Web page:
IMG_3618Last Tuesday, I got to run up to New York for a bit to take a professional development course on teaching economics. I’m always at a loss of how to make econ easier, so it was a great way to get some new ideas that are actually fun and informative. I hate lecture! Looking forward to teaching the new year as a result. It will be fun! After the PD, I visited with my good friend Miki for a bit. Walked through Times Square and just loved it. The evening started out with a Barry Harris masterclass. The most amazing thing about the whole experience was watching how hungry the other students were. I was surprised at the diversity of ages – I thought it would mostly be younger cats, but it was all ages, to include seniors just learning to play.IMG_3629 Mr. Harris teaches a piano class first, where he plays something and then everyone (like 25 people) get up to the piano and try their hand at it. Takes forever but is informative and everyone was videotaping. Then came the singing lesson. He calls it ear training, but it’s more like karaoke, but with the same song over and over and over again. At first I was enjoying it because the song was difficult, and we all sang along, but when everyone got up to the mic individually it went a little long. As a result the instrumental lesson was only 22 minutes. However, there IMG_3622was more packed in that 22 minutes than all my college years combined, in some ways. He taught the way jazz should be taught, with the master singing and everyone imitating on their instruments. He started us off with scales (which, by the way, I wasn’t used to playing so fast, he does sixteenth notes at 240), to progress to patterns which he then strung together for sentences. Why isn’t everyone teaching this way? There should be a Barry Harris class at every college and university. IIMG_3655 recorded it on my phone and am slowing making my way through each night. I had difficulty understanding him sometimes, especially the difference between E and D and B, so it’s helpful to have the recording to go back to. That’s not all, though, I found myself at Zinc Bar to see Tivon Pennicott, and then Smalls which was alive and industrious. Met many new jazzers and was elated to see Laurence Leathers again! He was a freshman at MSU while I was a grad student. So many years ago. And now he’s famous, plays with everyone. Then, on Wednesday morning, I got to hang with Lynn Gruenewald, alto sax and flute player from MSU. I got to meet her beautiful dog Remo and catch up on life and happiness. She was actually looking after Ingred Jensen’s daughter (there was a Darcy James Argue rehearsal) so I got to see Ingred and family as well. Her daughter is so smart! I couldn’t believe how well she listened and how interactive andIMG_3641 verbal she was. And so there it is! I’m back again in NY this week as well to get some more Professional Development, and to see more jazz. I’ll also be conducting interviews for my podcast, yay! I’m writing this post as a test for this website, but it’s also fun to review the 24 hours of craziness that was New York last week. Looking forward to more jazz!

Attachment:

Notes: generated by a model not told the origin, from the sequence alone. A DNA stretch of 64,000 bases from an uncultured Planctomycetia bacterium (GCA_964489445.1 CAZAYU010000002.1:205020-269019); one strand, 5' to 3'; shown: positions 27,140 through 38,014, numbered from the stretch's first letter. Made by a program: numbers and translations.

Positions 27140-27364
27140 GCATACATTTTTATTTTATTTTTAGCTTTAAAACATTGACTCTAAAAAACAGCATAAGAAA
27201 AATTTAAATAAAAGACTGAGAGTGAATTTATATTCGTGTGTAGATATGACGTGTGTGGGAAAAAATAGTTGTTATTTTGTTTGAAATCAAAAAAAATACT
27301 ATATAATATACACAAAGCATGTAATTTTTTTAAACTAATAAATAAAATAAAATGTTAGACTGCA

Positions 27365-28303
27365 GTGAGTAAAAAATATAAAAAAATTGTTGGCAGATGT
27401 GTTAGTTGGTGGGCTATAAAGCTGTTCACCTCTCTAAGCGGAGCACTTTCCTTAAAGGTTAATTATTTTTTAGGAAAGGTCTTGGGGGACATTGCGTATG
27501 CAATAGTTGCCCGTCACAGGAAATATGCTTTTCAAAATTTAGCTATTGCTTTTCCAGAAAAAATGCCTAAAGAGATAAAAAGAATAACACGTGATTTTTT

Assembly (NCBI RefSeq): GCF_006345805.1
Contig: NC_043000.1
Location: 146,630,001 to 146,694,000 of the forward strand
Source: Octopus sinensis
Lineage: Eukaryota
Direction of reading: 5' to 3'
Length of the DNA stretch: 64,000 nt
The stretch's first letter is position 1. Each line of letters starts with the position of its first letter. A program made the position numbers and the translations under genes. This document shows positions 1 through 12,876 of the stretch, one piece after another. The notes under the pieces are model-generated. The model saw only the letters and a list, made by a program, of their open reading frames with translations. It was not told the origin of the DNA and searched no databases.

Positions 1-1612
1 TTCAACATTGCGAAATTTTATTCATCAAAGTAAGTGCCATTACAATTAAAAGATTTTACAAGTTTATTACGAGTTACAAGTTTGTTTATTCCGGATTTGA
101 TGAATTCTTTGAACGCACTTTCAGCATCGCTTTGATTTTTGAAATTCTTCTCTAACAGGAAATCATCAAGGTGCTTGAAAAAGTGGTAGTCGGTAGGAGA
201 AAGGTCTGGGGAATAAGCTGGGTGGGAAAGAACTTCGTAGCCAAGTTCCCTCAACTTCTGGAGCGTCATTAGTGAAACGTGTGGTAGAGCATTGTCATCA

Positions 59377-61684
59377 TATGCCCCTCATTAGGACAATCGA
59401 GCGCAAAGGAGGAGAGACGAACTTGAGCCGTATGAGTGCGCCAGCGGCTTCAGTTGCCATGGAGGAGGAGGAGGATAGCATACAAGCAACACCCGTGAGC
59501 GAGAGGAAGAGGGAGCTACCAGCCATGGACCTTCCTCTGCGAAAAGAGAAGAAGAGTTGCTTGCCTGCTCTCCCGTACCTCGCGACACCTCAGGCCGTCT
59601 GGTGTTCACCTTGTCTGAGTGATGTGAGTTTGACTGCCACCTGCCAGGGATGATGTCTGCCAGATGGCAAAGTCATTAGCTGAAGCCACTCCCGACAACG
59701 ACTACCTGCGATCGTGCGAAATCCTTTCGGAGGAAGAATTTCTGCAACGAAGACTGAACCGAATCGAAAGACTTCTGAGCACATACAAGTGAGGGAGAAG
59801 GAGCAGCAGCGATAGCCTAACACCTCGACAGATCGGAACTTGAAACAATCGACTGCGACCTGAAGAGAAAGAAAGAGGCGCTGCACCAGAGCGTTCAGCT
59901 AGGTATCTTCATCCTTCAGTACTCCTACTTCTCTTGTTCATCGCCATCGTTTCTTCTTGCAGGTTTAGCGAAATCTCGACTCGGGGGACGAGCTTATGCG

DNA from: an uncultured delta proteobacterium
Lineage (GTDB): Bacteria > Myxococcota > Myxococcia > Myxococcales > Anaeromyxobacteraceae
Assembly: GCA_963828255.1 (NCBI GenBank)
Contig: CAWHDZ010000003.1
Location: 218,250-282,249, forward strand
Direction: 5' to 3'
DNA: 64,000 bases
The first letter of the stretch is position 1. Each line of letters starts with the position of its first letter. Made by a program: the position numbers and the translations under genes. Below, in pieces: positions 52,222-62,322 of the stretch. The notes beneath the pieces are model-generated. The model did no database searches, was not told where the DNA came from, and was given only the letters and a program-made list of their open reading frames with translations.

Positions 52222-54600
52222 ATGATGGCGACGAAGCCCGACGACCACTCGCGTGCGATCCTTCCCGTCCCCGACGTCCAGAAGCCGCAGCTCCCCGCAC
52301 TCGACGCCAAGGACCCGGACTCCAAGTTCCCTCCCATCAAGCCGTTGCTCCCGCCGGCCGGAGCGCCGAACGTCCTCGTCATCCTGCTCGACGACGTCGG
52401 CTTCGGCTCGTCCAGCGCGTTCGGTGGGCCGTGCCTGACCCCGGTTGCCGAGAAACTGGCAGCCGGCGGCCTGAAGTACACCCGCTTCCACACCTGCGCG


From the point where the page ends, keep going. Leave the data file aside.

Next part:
JazzCast Ep. 19: Elliott Hughes, Part 2